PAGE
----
Master Chief's Blank Slate Personality Was A Good Thing, Says Halo Showrunner

Whenever any creative team takes on the challenge of adapting a popular and well-known property, it tends to be a tricky balancing act between lovingly translating all the familiar elements that fans have come to expect ... and changing up certain aspects that simply wouldn't work in another medium. Those difficulties feel even more magnified when it comes to video game adaptations, which arguably require the most amount of finessing to account for that fact that there's, you know, a fundamental difference between gamers playing a first-person shooter and viewers watching a traditional narrative unfold in front of them on the big (or small!) screen.

By their own admission, that fact posed quite a challenge to the team behind "Halo," the new Paramount+ series that will finally attempt to give the Master Chief the live-action treatment that fans have clamored for ever since the early 2000s. But there's always been this one pesky, nagging little fly in the ointment that writers were going to have to address sooner or later: the fact that the Master Chief himself, ostensibly the main character of the entire franchise, is largely a blank slate for any gamer to project themselves onto. It should probably go without saying how that has a tendency to be a deal-breaker when it comes to getting viewers invested in a movie or series adaptation.

In a lengthy report by Variety, season 1 showrunner Steven Kane addressed this very issue. In his own words, "[The Master Chief is] everybody, right? He's you, he's me, he's a 6-year-old girl, he's a 15-year-old person in a different country. Whoever plays the game is him." Such universal appeal behind a faceless hero is an undeniable strength for any story, regardless of medium (see: Spider-Man), though the lack of a distinct personality still presented a hurdle to be overcome. As it turns out, the writers of "Halo" decided to solve this thorny problem almost paradoxically — by leaning into that quality as much as they could.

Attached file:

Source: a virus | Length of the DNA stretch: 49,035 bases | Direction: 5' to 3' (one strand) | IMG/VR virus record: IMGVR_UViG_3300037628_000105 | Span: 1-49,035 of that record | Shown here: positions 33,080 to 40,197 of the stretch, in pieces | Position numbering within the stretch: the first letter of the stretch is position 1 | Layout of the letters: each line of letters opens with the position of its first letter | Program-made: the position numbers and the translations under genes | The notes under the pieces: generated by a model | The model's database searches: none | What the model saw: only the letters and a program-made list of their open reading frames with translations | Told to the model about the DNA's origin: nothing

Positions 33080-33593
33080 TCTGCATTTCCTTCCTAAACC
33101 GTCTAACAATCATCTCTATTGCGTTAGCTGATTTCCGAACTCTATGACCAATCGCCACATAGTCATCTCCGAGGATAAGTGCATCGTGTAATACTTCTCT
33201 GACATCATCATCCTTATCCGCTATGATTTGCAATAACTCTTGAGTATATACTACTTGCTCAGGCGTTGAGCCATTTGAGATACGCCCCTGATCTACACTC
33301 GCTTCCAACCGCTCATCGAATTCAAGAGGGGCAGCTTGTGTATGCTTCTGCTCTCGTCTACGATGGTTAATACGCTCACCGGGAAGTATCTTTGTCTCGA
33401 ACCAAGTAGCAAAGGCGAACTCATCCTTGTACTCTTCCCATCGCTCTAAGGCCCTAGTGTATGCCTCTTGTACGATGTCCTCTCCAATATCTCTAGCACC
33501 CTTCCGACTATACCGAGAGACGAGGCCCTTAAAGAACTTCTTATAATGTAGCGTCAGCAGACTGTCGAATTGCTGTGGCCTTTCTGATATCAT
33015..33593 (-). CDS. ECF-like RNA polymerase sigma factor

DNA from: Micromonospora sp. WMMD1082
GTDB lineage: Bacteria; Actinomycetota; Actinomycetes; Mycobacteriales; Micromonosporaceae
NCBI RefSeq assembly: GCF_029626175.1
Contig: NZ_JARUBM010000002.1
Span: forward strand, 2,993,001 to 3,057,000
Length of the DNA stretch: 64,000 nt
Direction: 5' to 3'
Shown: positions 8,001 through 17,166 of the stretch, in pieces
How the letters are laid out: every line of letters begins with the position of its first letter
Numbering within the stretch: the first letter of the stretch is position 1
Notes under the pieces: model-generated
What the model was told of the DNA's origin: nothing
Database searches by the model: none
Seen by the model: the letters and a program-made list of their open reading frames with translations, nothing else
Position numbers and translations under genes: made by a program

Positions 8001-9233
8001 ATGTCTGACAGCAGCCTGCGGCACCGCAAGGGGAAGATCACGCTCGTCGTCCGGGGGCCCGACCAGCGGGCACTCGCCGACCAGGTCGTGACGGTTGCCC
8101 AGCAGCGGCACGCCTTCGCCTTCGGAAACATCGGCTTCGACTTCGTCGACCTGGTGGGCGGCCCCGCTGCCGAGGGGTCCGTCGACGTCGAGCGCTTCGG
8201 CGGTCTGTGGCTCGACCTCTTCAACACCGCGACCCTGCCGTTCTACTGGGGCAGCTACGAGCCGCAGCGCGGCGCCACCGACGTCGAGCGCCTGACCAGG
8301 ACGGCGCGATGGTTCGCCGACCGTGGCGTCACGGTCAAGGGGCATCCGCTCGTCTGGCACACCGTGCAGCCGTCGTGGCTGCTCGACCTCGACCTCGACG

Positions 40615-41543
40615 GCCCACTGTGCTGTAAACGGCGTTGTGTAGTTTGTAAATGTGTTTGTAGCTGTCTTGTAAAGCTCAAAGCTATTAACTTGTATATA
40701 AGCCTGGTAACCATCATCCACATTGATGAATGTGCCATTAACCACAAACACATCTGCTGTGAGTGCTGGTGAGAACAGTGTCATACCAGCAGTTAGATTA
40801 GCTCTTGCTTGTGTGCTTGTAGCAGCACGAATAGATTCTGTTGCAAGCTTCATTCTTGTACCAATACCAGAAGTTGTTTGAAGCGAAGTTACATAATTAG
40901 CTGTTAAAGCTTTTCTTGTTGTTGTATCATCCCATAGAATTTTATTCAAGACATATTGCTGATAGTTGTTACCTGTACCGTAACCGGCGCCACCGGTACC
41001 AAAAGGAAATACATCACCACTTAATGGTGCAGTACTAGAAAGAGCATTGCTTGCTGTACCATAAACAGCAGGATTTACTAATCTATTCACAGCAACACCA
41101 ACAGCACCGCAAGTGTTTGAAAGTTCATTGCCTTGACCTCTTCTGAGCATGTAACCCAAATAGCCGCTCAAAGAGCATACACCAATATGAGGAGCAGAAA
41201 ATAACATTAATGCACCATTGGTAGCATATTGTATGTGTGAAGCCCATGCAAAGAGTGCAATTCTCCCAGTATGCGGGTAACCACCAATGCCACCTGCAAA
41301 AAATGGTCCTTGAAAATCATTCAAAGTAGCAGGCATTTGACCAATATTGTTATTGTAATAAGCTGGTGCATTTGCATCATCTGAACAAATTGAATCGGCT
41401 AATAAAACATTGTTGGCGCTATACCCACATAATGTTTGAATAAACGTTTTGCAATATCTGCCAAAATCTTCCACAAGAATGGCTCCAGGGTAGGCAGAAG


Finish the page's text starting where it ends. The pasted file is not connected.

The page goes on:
'A story about a man discovering his own humanity'

So how do you get around the fact that audiences need to have some sort of connection with the main character? Well, one solution involves the Master Chief actually (gasp!) taking off the helmet that he always wears throughout the games. Another has to do with the show's unique and very different approach to the artificial intelligence Cortana, which will help add even more layers to the show's depiction of John-117. But more than anything else, the problem had to be solved on a script level. According to co-showrunner Kyle Killen, the key was to acknowledge the Master Chief as the blank slate that he was and directly incorporate that into his arc as a character. It's an inescapable fact that, in the first two episodes (which I reviewed here), our main hero is ... kind of a bore. But in future episodes, that apparently will change in a big way. As Kane puts it,

"We're going to tell a story about a man discovering his own humanity. In so doing, he's invited the audience to discover that guy's humanity too."

Showtime co-president of entertainment Gary Levine goes even further, explaining how they arrived at a point where they could genuinely add to our understanding of the world-famous Spartan super-soldier, beyond just pointing him towards enemies and shooting them in the face (although he does his fair share of that, too). "We got the script to the place where we said, 'You know, this is a deep dive into character. What are the costs of turning human beings into killing machines?'"

Will this ultimately pay off with a worthy adaptation of the beloved video games? We'll have to wait and see, but these comments point to as good a starting point as any. "Halo" premieres on Paramount+ on March 24, 2022.